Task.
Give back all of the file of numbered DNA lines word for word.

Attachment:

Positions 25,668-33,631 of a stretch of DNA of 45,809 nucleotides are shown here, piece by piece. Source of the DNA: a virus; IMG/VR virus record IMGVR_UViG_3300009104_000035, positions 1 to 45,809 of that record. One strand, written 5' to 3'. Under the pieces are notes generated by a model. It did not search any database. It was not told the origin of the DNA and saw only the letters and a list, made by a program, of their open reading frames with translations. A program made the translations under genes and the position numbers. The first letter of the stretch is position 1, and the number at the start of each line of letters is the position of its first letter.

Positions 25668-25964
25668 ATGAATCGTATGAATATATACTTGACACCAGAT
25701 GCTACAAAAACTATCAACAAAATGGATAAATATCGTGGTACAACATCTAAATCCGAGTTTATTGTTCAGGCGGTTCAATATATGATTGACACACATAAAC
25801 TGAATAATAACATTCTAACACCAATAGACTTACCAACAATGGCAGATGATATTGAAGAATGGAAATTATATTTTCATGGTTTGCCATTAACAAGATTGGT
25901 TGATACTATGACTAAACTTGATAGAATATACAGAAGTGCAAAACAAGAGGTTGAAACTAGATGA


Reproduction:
Positions 25,668-33,631 of a stretch of DNA of 45,809 nucleotides are shown here, piece by piece. Source of the DNA: a virus; IMG/VR virus record IMGVR_UViG_3300009104_000035, positions 1 to 45,809 of that record. One strand, written 5' to 3'. Under the pieces are notes generated by a model. It did not search any database. It was not told the origin of the DNA and saw only the letters and a list, made by a program, of their open reading frames with translations. A program made the translations under genes and the position numbers. The first letter of the stretch is position 1, and the number at the start of each line of letters is the position of its first letter.

Positions 25668-25964
25668 ATGAATCGTATGAATATATACTTGACACCAGAT
25701 GCTACAAAAACTATCAACAAAATGGATAAATATCGTGGTACAACATCTAAATCCGAGTTTATTGTTCAGGCGGTTCAATATATGATTGACACACATAAAC
25801 TGAATAATAACATTCTAACACCAATAGACTTACCAACAATGGCAGATGATATTGAAGAATGGAAATTATATTTTCATGGTTTGCCATTAACAAGATTGGT
25901 TGATACTATGACTAAACTTGATAGAATATACAGAAGTGCAAAACAAGAGGTTGAAACTAGATGA